On January 27th, the Communication Workers of America filed a petition with the National Labor Relations Board for a union election among the Quality Assurance workers at Raven Software in Middleton. The workers there had announced the formation of their union, the Game Workers Alliance, a local of the CWA, the previous week and asked management for voluntary recognition of the union. Management did not respond to the request.
While the union says that they have a supermajority of the roughly 34 workers in the unit, the election could take more than 10 weeks to be conducted. In many unionization campaigns, the period between public announcement and election can be very difficult for the fledgling union. This is a period where management typically applies heavy pressure to stop the campaign. Already, management has broken apart the QA division, a move that the CWA said was “nothing more than a tactic to thwart Raven QA workers who are exercising their right to organize.”
If the Game Workers Alliance succeeds in their election, they will be the first union at a major US video game studio to have recognized collective bargaining.
The CWA has also filed a complaint with the U. S. Securities and Exchange Commission, or SEC, over a proposed acquisition of Raven’s parent company by Microsoft. On January 18th, Microsoft announced their intention to purchase Activision Blizzard for $67.8billion. However, the CWA says in their complaint that Activision Blizzard had “inaccurate and misleading disclosures” in their Form 8-K that the company submitted to the SEC on January 19th.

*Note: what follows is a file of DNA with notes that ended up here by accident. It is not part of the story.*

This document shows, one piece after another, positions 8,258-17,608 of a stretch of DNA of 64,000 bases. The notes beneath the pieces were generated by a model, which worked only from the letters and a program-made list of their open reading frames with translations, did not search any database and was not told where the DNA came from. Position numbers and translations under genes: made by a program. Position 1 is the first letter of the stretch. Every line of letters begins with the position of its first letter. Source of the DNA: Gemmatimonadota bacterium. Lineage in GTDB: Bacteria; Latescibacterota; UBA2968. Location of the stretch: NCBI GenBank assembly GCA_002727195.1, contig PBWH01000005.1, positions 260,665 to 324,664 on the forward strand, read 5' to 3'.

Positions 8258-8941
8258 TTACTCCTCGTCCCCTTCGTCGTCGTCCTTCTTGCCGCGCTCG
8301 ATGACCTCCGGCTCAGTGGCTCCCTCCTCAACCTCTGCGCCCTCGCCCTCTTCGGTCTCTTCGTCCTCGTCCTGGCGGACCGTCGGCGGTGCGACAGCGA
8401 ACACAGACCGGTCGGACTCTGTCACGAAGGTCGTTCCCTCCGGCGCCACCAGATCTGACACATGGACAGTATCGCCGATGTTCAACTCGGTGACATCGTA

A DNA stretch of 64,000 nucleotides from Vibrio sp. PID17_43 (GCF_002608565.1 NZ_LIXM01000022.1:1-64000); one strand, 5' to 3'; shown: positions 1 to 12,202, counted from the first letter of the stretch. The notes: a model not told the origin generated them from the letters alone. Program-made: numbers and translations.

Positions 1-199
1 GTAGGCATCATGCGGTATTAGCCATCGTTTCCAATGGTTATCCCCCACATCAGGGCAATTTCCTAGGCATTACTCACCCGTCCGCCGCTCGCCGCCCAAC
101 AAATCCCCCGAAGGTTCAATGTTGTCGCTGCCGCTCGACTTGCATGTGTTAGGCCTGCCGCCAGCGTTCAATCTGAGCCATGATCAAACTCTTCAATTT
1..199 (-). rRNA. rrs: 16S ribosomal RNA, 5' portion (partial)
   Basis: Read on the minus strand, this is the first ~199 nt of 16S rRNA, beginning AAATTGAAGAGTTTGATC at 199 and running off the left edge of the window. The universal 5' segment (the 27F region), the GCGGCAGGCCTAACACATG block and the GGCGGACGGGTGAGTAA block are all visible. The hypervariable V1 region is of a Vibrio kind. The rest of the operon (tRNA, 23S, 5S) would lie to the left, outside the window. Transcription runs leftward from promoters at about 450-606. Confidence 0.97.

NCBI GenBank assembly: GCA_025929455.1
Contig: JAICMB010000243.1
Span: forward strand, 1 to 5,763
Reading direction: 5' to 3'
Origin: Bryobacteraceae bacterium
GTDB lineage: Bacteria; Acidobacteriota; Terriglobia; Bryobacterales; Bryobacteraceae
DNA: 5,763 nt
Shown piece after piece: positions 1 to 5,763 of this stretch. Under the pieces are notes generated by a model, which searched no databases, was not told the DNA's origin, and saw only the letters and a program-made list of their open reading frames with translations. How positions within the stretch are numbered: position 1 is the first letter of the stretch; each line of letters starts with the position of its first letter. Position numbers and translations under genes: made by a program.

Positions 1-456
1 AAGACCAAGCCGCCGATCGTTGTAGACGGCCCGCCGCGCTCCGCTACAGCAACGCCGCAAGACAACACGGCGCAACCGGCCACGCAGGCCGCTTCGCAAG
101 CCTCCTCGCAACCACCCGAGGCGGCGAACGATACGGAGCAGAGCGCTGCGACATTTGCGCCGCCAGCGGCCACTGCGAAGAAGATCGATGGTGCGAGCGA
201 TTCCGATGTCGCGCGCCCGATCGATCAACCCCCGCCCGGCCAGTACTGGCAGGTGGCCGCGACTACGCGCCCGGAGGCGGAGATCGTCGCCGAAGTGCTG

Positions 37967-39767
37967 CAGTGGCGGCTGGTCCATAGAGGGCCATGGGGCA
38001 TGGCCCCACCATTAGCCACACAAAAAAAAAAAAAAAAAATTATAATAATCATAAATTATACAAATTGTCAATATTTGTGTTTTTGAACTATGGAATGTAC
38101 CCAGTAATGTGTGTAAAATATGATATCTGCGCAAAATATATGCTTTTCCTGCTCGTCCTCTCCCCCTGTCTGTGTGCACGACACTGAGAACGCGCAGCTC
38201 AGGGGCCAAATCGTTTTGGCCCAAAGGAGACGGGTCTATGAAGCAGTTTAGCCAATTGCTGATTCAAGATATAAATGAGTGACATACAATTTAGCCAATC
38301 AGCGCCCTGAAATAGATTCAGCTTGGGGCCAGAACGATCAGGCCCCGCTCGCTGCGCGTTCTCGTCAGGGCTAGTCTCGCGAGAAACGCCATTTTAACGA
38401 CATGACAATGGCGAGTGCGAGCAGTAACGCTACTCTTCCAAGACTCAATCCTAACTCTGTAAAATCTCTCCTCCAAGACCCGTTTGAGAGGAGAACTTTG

In the form, Activision Blizzard stated that they were unaware of any attempts by workers to organize a union, that there were no strikes or work actions at its locations, and that there was no unfair labor practice complaint against the company. The CWA contends in their complaint that all three of these statements are false.
There was been public union organizing at Activision Blizzard since at least the summer of 2021, when over a thousand workers across the company’s many locations walked out over issues of sexual harassment in the company. Workers at that time launched the A Better ABK organizing group. In September of 2021, the CWA filed an unfair labor practice charge against the company. At the time of the company filing the form, workers at Raven were also still on strike, a strike that did not end until January 22.
The CWA says that, “as a result of these omissions, readers of Activision’s merger filing may be misled into believing that the company’s well-document workplace disputes … have been comprehensively resolved” and that “Activision may have acted with an improper motive to conceal the true status of its workplace disputes.”
The news of Microsoft’s purchase of Activision Blizzard was followed up on Monday of this week by the news that Sony has a deal to purchase the video game studio Bungie for $3.6billion. Bloomberg news reports that the Fair Trade Commission will be leading an investigation into whether the Microsoft-Activision deal violates any anti-trust laws.
Reporting Courtesy of Scot McCullough
Image Courtesy of The Pop Culture Geek Network on Flickr